One league had the two best teams by record (Yankees and Rangers), the highest voted player in Midsummer Classic history (Josh Hamilton), the Home Run Derby champion (Prince Fielder), the best pitcher by ERA (Jered Weaver), the best rookie in the game (Mike Trout) and home-field advantage in this year’s MLB All-Star Game. All the makings of success for the American League… or so it would have seemed.
This year, it was this league’s little sibling that embarrassed the usual favorites on Tuesday. The National League trounced the American League by a score of 8-0.
They did so by calling on the 2010 World Champion San Francisco Giants to provide enough insurance to guarantee the NL with home-field advantage in this season’s World Series in October.
Pablo Sandoval, the Giants’ third baseman, hit a three-run triple off of reigning Cy Young and MVP Awards winner Justin Verlander in the first inning setting the tone for the rest of the game. The NL went on to finish that initial inning with five runs off of the AL’s ace.
Giants’ outfielder Melky Cabrera, who played for the host Kansas City Royals last season, earned the game’s MVP honors after he went 2-for-3 with a two-run homer in the fourth inning. Cabrera, who led the NL with 119 hits at the break, is the fifth Giant to win the All-Star MVP, and the first since Bobby Bonds in 1973.
When Matt Cain pitched a perfect game earlier this season, who knew that he would be the eventual NL starter on Tuesday, especially after the breakout first half from Mets’ knuckleballer R.A. Dickey. Nonetheless, the Giants’ star pitched two shutout innings en route to getting the win. He threw to his normal catcher in Buster Posey, who set an NL record for votes with over 7 million votes.
The American League, who won 12 of 13 All-Star Games from 1997 to 2009, has now lost the last three. The game, which decides the home-field advantage in the World Series, has proven that the winner matters, making it more competitive for fans and players alike. The Giants and Cardinals won the last two World Series, respectively, ensuring that home field advantage paid off in the end.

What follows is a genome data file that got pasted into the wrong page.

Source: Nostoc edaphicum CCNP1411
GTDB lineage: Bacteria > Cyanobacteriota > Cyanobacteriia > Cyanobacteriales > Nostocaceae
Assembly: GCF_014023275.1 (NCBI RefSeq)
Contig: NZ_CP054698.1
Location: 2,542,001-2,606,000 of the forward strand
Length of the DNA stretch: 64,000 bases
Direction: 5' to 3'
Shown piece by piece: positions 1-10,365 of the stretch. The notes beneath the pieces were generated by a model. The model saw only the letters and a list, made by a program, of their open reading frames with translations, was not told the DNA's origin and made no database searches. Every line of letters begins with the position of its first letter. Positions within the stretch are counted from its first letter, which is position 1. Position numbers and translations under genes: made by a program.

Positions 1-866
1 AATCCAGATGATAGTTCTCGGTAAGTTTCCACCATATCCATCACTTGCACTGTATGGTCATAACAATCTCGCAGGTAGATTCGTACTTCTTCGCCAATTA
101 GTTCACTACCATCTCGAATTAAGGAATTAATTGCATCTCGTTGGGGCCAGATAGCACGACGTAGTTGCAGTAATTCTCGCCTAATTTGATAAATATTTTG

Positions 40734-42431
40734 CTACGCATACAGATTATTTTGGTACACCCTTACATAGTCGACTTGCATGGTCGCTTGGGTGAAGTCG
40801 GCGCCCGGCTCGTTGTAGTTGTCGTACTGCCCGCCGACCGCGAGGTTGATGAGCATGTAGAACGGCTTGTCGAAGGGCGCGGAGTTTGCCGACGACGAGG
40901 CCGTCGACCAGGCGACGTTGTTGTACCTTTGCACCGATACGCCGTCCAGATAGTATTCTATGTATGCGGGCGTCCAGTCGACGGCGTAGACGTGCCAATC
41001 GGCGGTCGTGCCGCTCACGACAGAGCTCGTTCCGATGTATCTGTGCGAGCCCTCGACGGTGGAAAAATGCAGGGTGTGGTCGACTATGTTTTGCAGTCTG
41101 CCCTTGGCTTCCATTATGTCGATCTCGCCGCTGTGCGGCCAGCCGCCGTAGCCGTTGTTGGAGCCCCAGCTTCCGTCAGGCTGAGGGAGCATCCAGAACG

In other news, Yankees’ star second baseman Robinson Cano was booed on both Monday and Tuesday nights by the hometown Kansas City fans simply because he didn’t choose Royals’ slugger Billy Butler to compete in the Home Run Derby. The moment clearly affected Cano as he went homerless in the Derby.
With their 8-0 win, the National League made Tony La Russa the first manager to win an All-Star Game for both leagues. He was only the second retired manager to manage an All-Star Game since John McGraw did so in 1933.
A nine-inning All-Star Game record 61 players took part in the game – surpassing last season’s 60. The game also marked the last time the Houston Astros will be represented in the National League, as they will be moving to the AL West in 2013.
Washington Nationals rookie Bryce Harper also became the youngest position player to ever play in the Midsummer Classic at 19. And he looked really great losing a pop-up in Kauffman Stadium’s bright lights.